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Tap here to turn on desktop notifications to get the news sent straight to you. I lifted my t-shirt away from my chest to allow air in, none came. I flapped the material trying to coax a current over my skin. I gave a slow comprehensive scan to the six flat surfaces of the cell. All the paint had come from the same bucket. It was a hue suggestive of bean bile; a kind of visceral ecru. It was like being inside a piece of rotten fruit.

On the floor at the end of my cot, and much too near my feet, lay an eerily stoic, gargantuan German Shepherd named "Busco".

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Given his enormity I figured Busco must be the Spanish word for dumpster. Seated rigidly behind him was his handler, also eerily stoic, a stocky, reticent sort in his early thirties whom I called "Senor Busco", an appellation he, for some reason, found offensive.

I really didn't know why since he and Busco did favor some, were built similarly, and could have easily shared wardrobe.

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  • Napping not so silently on the shaky cot next to me was Steve Foster, an M. I'd met a couple of months earlier. He'd attended a lecture I'd been giving at a college in his home town, and had invited me to join him on a little humanitarian excursion to Honduras. He explained that as a writer I might find his story and his mission compelling enough to scribble about.

    And he was right. But his story and his mission were eight hundred miles away, on the Moskito Coast in Honduras. The manual clearly stated, as manuals are supposed to do, that with a proper mixture of fuel and air our little two seat Cessna trainer had 6. And those were his final words on the subject. I was in a quandary. We'd already flown the plane almost a thousand miles, and all but two hours of that at night, AND over water from Tampa to Key West AND in instrument conditions; conditions none of us were certified for, not me, not the doctor and not the airplane.

    It seemed to me that we had stretched the rubber band of fate about as taut as any fool should. At that moment the only quote about fools that came to mind was from Shakespeare "Better a foolish wit than a witty fool,"-which I'd always thought could've worked either way, but did little to help me sort out my predicament.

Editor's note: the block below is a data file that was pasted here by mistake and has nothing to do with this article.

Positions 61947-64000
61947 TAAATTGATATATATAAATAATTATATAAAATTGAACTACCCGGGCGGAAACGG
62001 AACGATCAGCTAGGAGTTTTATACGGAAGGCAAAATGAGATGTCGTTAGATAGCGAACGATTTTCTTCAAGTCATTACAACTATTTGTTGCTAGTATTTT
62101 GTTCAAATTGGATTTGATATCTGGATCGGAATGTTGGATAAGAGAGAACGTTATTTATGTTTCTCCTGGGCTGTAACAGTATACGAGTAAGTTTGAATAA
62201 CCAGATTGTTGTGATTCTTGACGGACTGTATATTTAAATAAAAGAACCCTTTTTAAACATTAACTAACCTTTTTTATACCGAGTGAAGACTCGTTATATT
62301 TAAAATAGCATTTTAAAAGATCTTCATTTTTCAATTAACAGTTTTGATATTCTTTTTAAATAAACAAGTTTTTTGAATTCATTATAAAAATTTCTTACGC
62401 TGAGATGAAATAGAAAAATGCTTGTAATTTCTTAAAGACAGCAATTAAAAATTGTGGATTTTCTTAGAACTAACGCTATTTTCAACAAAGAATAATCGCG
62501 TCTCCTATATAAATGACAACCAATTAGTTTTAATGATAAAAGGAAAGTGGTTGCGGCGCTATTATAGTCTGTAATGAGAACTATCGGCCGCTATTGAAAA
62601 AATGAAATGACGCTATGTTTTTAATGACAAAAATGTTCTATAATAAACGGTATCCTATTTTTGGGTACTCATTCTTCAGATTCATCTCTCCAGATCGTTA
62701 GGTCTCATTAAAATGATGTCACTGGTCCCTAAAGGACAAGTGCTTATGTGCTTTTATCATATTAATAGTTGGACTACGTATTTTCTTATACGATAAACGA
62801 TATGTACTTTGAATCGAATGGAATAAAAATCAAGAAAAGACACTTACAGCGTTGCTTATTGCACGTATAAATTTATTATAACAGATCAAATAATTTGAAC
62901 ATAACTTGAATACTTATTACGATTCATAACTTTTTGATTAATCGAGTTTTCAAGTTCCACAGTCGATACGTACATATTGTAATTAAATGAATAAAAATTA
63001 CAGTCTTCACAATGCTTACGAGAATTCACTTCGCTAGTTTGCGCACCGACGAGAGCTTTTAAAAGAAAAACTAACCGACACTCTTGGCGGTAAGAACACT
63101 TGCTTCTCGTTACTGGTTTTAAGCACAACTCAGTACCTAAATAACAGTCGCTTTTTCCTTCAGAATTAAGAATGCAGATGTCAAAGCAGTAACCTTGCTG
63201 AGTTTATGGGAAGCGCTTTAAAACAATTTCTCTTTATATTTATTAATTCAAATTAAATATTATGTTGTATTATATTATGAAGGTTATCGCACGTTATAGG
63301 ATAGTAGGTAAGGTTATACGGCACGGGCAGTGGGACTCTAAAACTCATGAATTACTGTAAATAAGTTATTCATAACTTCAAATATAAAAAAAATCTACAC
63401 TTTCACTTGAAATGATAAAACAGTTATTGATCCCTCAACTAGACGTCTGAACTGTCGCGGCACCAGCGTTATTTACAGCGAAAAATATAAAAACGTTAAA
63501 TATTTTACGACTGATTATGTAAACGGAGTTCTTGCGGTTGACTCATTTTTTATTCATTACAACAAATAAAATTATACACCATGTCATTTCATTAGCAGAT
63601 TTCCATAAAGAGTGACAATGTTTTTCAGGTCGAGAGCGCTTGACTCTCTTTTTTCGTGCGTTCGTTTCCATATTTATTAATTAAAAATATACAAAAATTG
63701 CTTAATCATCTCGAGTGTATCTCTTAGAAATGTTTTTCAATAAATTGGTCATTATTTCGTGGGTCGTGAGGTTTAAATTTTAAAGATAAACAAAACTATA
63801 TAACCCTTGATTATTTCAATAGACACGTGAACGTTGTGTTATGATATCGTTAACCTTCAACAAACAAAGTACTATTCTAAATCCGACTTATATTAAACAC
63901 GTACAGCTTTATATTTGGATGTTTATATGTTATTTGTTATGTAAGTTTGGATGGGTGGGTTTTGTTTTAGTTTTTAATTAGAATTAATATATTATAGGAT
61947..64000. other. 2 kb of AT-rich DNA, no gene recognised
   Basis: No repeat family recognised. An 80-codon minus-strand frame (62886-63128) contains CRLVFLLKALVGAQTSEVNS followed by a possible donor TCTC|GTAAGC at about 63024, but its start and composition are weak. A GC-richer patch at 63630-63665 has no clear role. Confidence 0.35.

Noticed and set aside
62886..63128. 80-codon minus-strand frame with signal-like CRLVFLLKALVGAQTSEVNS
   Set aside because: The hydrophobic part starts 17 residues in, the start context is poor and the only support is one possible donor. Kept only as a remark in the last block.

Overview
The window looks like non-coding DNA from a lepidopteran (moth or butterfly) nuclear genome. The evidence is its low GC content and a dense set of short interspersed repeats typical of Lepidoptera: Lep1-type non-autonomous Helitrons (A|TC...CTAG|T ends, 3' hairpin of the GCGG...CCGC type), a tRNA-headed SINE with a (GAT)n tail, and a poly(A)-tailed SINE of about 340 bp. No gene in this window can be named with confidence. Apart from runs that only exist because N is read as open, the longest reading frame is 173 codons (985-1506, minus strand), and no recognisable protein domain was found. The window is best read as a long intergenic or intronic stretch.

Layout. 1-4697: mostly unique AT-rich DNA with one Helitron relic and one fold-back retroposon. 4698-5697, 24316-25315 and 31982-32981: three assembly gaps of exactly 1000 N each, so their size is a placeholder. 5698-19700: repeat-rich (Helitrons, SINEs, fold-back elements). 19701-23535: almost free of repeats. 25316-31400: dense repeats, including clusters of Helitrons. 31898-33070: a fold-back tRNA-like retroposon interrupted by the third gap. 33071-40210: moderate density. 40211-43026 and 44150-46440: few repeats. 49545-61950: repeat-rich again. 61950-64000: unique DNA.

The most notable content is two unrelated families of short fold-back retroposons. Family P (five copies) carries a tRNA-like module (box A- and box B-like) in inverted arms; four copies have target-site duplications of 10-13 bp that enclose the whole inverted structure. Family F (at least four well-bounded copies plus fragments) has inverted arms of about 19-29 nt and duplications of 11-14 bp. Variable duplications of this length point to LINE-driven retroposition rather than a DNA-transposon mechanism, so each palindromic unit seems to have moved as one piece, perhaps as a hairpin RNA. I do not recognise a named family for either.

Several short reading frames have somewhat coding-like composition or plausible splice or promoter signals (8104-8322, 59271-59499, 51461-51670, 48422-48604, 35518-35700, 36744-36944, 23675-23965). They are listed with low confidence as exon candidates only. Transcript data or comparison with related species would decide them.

There was nothing funny-witty about this, but there was a helluva lot foolish about it. I'd had that much figured out during the flight down from north Georgia. The plane hadn't been flown in 7 years and had just recently been given a legitimate OKEE DOKEE by a "certified aircraft inspector", who during the times I was certifying him was either inebriated, or lying on the tarmac under the wing. His daily ritual seem to be to tinker with the plane for a hour or two, then head for the nearest spirit center, where he'd purchase a kind of imitation gin, a mixture so cheap the only thing they charge you for when you buy it is the container it comes in.

    The remainder of his day was spent commingling those two acts, tinker and drink and tinker and drink. And he was always dressed in the same greasy coveralls, no socks and a pair of hand- me-down wing tip shoes without laces.

    It was probably the shoes that certified him to work on airplanes. After about a week and near the end of this "annual inspection" I asked him, "so, do you think this thing will make it to Honduras? Just what I wanted to here. He didn't move for a moment, then lifted his head up and looked across the engine at me, "'at sounds pretty far", was his much too succinct reply.

    Another few days passed and another few plastic bottles of gin were emptied before he'd filled out the FAA paperwork that said the plane was flyable. But as I thumbed through the regulations I could find no explanation of exactly what constituted in aviation lingo the phrases, "too far," and "pretty far".

    A half dozen or so associates from the Doctors clinic had gathered to bid us farewell on that mid May day at the Dalton, Georgia airport. There was a lot of praying and blessings and reconfirmations that we were on a "Mission from God" and such, and then the Doctor asked me to read "IF" by Rudyard Kipling, a poem that to me was about the most perfect assemblage of words in the English language.

    Kipling had written it for his son as a manual for life, and the power in it's message had never allowed me to complete it's reading without a tear or two. This day was no different. The poem was still reverberating in my head as we lifted off into a light rain a hour or so before sunset.

    Then it got dark, Kipling was gone and his words had been replaced by the foreboding emanations of the Gin Man, "long as it ain't too far". The darker it became, the further it seem to get, and the more evident it became of just how many of our instruments were unlit. About the time I was realizing this, the doctor removed a penlight from his shirt pocket, and began scanning the panel with it.

    The only gauges that were lit were the airspeed indicator and the artificial horizon, which tells you whether you're going up or down, and if your wings are level, two things you really need to know when flying a plane in the dark. The duel fuel gauges were barely visible from the greenish glow of the NEW, thank goodness, GPS mounted on the dash in front of me.

    Another twist in this excursion of lunacy was the doctors "condition", a condition heretofore unknown to me and commonly known as ADHD, which made it almost impossible for him to hold a true course for any sustained period, like five minutes.

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    So, when I wasn't flying, I was constantly giving him new headings We used this drunken snake procedure for about 6 of those hours. We landed at a small field in south Georgia just after midnight to refuel.

    But we finally found a guy with a pick up truck who would ferry us back and forth to the Exxon station a few miles away, to fill the two five gallon red plastic containers that I'd thrown behind the seats just before we left.

    It took four trips but we finally got the tanks topped off, and then headed on into Florida. We refueled again in Tampa, and then it was out over the gulf, the shortest distance to Key West International Airport. Thirty minutes into the flight, the doctor tells me he's tired and needs to take a nap, and can I get us into Key West.